The eviction crisis is only one example of the bipartisan failures around homelessness. The perpetuation of the crisis hinges on an unwillingness to appreciate the stakes for millions of people, in concert with capital’s material interests that preclude even the most paltry of redistributive policies. Homelessness is kept at a psychological distance. There is a widespread inability to comprehend its actual severity—the fact that it is ubiquitous in the richest country in world history. There is an inability to consider the ease with which people can suddenly find themselves without shelter, and the cascading issues (e.g., unpaid tickets that turn into bench warrants) that can make it nearly impossible to return to security. Instead, the tendency is to attribute the crisis to individual pathologies, rather than structural injustice.
Language fails us: outdated terms such as “the homeless” connote that this circumstance is a permanent condition, foreclosing the possibility that these individuals will ever find housing, branding them a permanent underclass. Attempts to correct this semantic shortcoming (“unhoused people”) still convey the idea that one either has or lacks an indoor space to live, even if they rightly allow that not all people without houses lack homes. Even newer terms that make clear that homelessness can be temporary and fixable—that one experiences homelessness rather than is homeless—are undermined by the sense that this somewhat unwieldy phrasing is not a matter of important nuance so much as needless political correctness. What we lack in our discussions of homelessness is a sense of the conditional, of the full spectrum of housing security. There are many levels of precarity between being fully unsheltered and stably housed. The distancing effect persists, enabled by misleading stereotypes, flawed statistical metrics, and by the fact that too many people lack an appreciation for just how easily they could end up on the streets themselves.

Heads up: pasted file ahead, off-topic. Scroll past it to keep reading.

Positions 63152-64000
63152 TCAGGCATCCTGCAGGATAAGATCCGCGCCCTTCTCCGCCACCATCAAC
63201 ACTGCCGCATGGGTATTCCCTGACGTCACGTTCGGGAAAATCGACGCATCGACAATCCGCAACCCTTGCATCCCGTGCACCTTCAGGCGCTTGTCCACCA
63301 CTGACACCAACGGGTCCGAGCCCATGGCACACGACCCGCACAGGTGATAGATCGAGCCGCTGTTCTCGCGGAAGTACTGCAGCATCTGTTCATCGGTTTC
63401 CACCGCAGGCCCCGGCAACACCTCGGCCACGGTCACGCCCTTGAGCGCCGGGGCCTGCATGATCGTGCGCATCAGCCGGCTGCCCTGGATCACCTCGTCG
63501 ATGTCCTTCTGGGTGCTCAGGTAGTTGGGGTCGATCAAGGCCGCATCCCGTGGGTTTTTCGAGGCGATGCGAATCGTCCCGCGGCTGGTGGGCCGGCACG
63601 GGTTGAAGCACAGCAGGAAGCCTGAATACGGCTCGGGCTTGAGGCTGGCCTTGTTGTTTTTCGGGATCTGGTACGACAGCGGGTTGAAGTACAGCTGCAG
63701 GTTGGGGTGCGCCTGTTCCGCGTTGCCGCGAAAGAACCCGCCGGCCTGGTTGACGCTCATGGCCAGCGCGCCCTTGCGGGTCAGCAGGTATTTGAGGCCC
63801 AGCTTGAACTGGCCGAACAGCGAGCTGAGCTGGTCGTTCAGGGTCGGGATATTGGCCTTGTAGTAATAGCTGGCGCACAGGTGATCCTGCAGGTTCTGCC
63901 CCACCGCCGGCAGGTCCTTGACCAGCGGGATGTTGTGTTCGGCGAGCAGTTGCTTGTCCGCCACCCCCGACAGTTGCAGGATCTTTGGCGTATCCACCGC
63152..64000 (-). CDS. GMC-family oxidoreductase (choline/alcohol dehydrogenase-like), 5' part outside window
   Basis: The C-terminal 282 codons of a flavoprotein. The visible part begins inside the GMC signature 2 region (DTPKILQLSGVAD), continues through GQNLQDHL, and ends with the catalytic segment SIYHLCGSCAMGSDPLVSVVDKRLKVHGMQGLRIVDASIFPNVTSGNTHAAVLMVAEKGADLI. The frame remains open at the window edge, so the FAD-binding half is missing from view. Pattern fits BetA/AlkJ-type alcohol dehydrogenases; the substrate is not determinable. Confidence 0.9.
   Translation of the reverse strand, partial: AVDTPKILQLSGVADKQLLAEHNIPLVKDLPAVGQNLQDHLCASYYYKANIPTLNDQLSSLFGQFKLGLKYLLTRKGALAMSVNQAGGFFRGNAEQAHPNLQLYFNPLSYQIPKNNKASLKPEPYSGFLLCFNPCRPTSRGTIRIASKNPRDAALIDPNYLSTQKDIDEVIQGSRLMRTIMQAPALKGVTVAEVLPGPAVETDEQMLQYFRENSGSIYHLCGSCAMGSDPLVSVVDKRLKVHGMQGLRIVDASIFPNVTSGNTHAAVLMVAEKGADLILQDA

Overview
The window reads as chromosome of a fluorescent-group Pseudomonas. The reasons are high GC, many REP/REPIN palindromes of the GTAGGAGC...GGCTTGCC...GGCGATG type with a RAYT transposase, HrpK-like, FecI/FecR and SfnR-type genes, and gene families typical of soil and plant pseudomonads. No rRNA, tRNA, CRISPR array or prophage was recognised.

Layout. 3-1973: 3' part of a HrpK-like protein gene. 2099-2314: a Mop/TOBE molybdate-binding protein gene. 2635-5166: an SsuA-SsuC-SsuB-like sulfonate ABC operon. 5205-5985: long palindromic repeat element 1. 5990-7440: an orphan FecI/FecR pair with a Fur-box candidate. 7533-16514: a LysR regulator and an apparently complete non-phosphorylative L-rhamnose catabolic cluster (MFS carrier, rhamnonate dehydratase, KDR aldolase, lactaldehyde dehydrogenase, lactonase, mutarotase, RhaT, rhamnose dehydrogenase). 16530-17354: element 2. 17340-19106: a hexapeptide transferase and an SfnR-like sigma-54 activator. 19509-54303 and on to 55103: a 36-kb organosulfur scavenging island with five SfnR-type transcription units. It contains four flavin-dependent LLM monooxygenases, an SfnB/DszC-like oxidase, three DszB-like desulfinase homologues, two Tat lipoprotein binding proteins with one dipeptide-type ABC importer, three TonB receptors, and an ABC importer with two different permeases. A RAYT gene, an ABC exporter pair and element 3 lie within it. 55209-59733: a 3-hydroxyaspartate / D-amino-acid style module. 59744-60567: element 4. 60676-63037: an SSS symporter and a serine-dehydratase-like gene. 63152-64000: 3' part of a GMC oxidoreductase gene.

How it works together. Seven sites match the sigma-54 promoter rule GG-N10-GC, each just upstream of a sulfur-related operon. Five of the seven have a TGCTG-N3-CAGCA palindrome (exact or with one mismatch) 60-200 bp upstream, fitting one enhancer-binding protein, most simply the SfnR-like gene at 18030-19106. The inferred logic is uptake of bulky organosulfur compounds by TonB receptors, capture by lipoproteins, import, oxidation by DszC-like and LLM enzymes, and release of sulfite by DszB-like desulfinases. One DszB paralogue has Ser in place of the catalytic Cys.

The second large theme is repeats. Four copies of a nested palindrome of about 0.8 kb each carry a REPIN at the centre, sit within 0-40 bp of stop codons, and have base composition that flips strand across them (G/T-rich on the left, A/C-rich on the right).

This failure of the imagination, of appreciating the real scope, is perpetuated by the difficulty of measuring who, exactly, counts as “homeless.” According to the United States Interagency Council on Homelessness, different federal agencies use different working definitions for people experiencing homelessness and for unhoused youth. While these parameters aren’t necessarily in conflict with one another, they supply us with considerably different conceptual metrics for assessing the scope of the crisis.
The Department of Education’s definition of homeless youth, created by the McKinney-Vento Act, establishes a broad standard for what it means for a young person to “lack a fixed, regular, and adequate nighttime residence,” including couch surfing, staying in campgrounds, or doubling up in another family’s home. Young people are often at considerable risk of harassment or violence in shelters—especially queer and trans young people, who make up a disproportionate share of homeless individuals under 25. That some might rely on friends and acquaintances for an informal patchwork of shelter makes sense when one recalls that in several states, including Texas, it is a crime for minors to willingly run away from home. (A bill designed to decriminalize runaway youth in Texas did not make it out of committee.) Many other youth are fleeing households where they are abused by family members, are leaving foster care without any financial footing, or are simply living in a residence without a legal contract to rent the space. Accounting for these situations, the figures are staggering: 1 in 30 teenagers and 1 in 10 young adults under 25 are believed to experience some form of homelessness within a given twelve-month period. The estimate for minors alone is close to 750,000 individuals.